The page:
India’s cotton exports to drop sharply

Published November 24, 2017
Ahmedabad: In this file photo, farmers are harvesting cotton in a field.—Reuters
Ahmedabad: In this file photo, farmers are harvesting cotton in a field.—Reuters

WARDHA: India is likely to export nearly one-fifth less cotton than previously estimated as pink bollworms are set to eat into the south Asian country’s output which was expected to hit a record, industry officials told Reuters on Thursday.

Lower exports from the world’s biggest producer will help its rivals like the US, Brazil and Australia to raise their exports to Asian buyers like Pakistan, China and Bangladesh.

“This year exportable surplus will be around 6 million bales. Production estimates are revised down due to the pest attack,” said Nayan Mirani, a partner at Khimji Visram & Sons, a leading cotton exporter.

Earlier, industry officials were estimating exports of 7.5 million bales of 150 kg each.

A 19 per cent jump in the area planted for cotton prompted industry officials to estimate record production of 40 million bales in the 2017-18 season starting on Oct 1.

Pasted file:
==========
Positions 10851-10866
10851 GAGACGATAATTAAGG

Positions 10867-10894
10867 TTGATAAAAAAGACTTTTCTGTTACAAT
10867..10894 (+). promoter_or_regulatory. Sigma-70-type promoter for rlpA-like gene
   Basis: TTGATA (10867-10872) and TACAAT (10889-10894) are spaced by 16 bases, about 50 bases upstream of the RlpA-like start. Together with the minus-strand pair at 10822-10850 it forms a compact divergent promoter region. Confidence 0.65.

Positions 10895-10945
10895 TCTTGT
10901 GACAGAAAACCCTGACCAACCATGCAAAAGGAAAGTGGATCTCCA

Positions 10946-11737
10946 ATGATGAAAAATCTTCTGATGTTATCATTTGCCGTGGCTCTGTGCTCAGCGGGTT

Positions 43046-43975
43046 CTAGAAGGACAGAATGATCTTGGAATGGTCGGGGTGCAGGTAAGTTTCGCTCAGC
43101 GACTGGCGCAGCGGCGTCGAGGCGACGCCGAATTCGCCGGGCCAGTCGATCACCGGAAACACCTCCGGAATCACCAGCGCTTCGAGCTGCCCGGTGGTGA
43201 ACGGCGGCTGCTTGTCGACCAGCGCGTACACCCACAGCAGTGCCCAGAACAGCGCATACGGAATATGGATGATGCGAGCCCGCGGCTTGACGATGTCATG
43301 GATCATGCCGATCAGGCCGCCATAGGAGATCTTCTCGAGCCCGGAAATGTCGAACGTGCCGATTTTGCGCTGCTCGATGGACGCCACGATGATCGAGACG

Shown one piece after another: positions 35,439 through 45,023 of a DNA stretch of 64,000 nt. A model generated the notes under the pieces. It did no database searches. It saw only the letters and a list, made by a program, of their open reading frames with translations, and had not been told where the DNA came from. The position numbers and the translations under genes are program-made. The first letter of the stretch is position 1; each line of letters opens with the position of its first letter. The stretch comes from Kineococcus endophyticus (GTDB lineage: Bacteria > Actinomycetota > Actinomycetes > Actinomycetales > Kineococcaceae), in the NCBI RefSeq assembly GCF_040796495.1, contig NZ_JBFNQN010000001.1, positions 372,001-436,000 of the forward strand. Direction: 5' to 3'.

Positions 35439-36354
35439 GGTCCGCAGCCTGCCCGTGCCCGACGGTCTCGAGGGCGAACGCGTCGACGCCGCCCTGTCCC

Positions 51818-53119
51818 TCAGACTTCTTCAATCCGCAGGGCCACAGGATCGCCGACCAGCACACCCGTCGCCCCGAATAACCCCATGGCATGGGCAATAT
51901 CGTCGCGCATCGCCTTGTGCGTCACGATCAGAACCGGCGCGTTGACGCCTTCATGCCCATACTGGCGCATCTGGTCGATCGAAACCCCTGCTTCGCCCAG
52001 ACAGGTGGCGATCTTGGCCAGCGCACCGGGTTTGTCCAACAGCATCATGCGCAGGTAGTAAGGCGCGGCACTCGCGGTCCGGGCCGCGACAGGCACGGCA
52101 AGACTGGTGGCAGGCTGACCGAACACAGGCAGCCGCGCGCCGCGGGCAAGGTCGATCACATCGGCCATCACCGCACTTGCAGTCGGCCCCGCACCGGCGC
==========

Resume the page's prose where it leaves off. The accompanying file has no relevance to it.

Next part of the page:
But farmers found that as harvesting started fields were infested with pink bollworms which consume the cotton fibre and seeds inside the boll, or fruit, of the plant. The problem was especially widespread in the western Indian state of Maharashtra, the country’s biggest cotton grower.

“In many regions the pest attack was severe. We now think production would be around 37.5 million bales,” said Chirag Patel, chief executive at Jaydeep Cotton Fibres Pvt Ltd.

The bollworm infestation has occurred even as Indian farmers have adopted genetically-modified seeds known as Bt cotton that are resistant to the pest. The government approved the seed in 2006.

The technology transformed India into the world’s second-largest exporter of the fibre. However, pink bollworms are now developing resistance to the technology, said V. N. Waghmare, director of Central Institute for Cotton Research.

“I was expecting to harvest five tonnes of cotton as the crop grew vigorously. But the bolls didn’t open as almost every boll is infested with pink bollworms,” said farmer Pandurang Kale as he split a cotton boll to show a pink bollworm that had eaten the fibre.

Kale spent more than 150,000 rupees ($2,300) on his cotton crop, but pink bollworms ensured he did not harvest a single kilo of cotton from his 5-acre (2 hectare) field, despite using Bt seeds.

Published in Dawn, November 24th, 2017

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